-tad

Screaming Deal: 1996 Bimota YB9SR for Sale
Triumph January 10, 2017 posted by

British Beef: 1996 Triumph Daytona Super III for Sale

Faced with the onslaught of powerful, dead-reliable motorcycles from Japan, many of the storied British and European motorcycle brands folded and Triumph was among them, although the story of their eventual resurrection is suitably British. These days, they’re famous for their characterful performance machines, but it took them years to earn that enviable reputation. This Daytona Super III represents ground-zero for this new generation of Triumph motorcycles and was their sportiest bike at the time.

John Bloor was actually looking at the defunct Triumph factory as a residential building site when he decided instead to relaunch the brand, which is about as much a change of heart as it’s possible to have. Building a wide variety of bikes to suit different markets and niches with entirely different frames and engines would have been prohibitively expensive, so the new range of motorcycles was built around a modular frame, with either a 900cc triple or 1200cc inline four for motivation: the 900cc triple in the Daytona was the same basic engine that also powered the Thunderbird, Trident, Sprint, Tiger, Trophy, and Speed Triple. Pretty impressive, considering how different those bikes appear at first glance.

The standard Daytona 900 made 98hp, but Cosworth tuning took the Super III to 115hp, with a near 140mph top speed, with upgraded, six-piston brakes up front to bring the whole thing to a halt quickly. Those numbers were healthy for the time, although they didn’t really compete with the fastest bikes of the era. But as you can see from the displacement, Triumph wasn’t looking at competing in racing for the most part, and the displacements reflect this roadgoing mission, an area in which the bike excelled.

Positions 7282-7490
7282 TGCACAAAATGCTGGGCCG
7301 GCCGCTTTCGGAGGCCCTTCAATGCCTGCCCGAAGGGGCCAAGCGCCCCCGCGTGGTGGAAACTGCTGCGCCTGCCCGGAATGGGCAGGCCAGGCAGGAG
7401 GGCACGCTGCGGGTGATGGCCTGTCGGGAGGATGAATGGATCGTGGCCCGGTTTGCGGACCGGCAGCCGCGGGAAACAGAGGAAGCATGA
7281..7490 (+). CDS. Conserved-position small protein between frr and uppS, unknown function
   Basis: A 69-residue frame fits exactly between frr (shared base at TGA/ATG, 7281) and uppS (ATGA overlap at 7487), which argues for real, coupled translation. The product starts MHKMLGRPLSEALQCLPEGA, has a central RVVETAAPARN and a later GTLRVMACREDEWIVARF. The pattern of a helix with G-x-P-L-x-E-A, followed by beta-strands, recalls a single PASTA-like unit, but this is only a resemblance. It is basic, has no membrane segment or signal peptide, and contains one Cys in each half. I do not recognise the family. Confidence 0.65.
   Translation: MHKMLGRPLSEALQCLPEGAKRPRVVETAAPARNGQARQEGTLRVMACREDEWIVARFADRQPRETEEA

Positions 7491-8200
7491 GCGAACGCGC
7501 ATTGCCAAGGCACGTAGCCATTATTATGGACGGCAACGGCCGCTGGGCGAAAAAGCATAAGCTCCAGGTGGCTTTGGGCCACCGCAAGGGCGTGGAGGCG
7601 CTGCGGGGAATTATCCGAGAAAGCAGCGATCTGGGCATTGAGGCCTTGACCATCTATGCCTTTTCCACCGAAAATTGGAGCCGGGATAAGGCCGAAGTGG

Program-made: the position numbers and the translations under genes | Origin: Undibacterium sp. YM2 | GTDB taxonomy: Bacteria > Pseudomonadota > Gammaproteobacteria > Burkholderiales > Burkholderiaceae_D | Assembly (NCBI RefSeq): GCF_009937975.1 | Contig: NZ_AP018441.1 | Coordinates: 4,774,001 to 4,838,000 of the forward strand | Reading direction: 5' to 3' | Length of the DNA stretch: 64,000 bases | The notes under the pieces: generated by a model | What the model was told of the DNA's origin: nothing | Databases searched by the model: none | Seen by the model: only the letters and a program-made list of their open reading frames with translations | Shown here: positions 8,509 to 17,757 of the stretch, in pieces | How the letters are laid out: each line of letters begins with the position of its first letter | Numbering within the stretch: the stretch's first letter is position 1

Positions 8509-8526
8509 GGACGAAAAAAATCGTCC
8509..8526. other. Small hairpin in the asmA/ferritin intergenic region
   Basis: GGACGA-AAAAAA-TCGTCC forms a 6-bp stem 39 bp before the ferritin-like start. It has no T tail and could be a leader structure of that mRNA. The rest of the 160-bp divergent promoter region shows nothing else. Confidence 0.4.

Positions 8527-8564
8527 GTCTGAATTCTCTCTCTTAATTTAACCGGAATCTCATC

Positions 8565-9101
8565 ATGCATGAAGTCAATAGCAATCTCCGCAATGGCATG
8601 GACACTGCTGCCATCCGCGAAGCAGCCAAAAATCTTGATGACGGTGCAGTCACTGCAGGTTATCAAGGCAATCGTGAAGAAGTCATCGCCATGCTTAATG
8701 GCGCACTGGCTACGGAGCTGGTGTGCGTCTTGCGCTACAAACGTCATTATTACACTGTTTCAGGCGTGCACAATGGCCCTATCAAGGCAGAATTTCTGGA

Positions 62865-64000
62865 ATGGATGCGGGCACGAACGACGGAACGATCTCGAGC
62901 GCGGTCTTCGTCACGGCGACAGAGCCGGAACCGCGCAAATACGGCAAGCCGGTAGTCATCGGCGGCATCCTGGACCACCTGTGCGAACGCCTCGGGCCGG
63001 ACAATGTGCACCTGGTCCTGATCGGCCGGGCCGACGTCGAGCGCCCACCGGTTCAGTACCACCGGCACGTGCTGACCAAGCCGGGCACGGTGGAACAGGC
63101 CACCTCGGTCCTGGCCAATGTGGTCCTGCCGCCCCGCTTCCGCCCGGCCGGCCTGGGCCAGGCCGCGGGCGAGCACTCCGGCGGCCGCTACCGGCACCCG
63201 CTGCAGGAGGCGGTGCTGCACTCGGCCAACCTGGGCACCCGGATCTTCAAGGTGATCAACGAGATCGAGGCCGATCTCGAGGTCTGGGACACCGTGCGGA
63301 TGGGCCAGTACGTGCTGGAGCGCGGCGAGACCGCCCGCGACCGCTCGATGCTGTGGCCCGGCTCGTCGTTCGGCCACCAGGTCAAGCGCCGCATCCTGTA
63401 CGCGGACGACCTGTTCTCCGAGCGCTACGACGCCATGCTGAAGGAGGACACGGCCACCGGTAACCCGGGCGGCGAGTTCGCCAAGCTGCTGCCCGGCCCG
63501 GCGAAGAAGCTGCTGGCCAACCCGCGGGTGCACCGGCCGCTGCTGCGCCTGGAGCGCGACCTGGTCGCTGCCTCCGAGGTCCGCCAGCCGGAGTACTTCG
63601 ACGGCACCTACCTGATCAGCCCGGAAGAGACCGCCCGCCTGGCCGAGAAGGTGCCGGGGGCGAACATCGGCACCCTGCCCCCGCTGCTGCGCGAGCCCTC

Handling was very stable, although the spine frame carried weight high and the bike was fairly heavy overall so it couldn't really be considered nimble. But quality was a step up from the Japanese, comfort was good, and the look was much more classic and conservative to appeal to a different segment of the sportbike marketplace. These days, nice Daytonas and even Super IIIs can be had for relative peanuts, as you can see with today’s example, and offers up useable performance and distinctive looks.

From the original eBay listing: 1996 Triumph Daytona Super III for Sale

This is a good clean example of a rare 1996 Triumph Daytona Super 3.  The bike is in great shape with limited modifications and most of the original parts.  I do not have the original exhaust, but have seem them on e-bay for 100-$300.  This bike has just had a fresh tune-up, rebuilt carbs, plugs, all new rubber hoses, coolant flush, valve adjustment, and new Pilot 3 tires.  One of the side panels may have been repainted at some point, but I'm not sure, and one of the rear turn signals has a broken stalk.   Aftermarket parts  4 into 1 full race exhaust by Sebring K&N pod filters (original air box included) Available Parts 1 Brand new Penske fully adjustable remote resivore rear shock $1,000 (paid $1300).  If the bike buyer dose not want it, I'll list it in a separate auction. Additional Super 3 info: The Triumph Daytona Super III was a limited edition of the under-appreciated Daytona 900. Just 805 were sold worldwide and they featured engine work by Cosworth. In addition to Cosworth’s touch, this bike got bigger cams, flat slide carbs, 6 piston front brakes, and a whole lot of carbon fiber. The results of the engine work yielded a healthy 115 horsepower, though the bike was too heavy to be a true sports bike. It instead ended up being a fantastic sport-tourer, and a bike you had to muscle around to have a lot of fun with.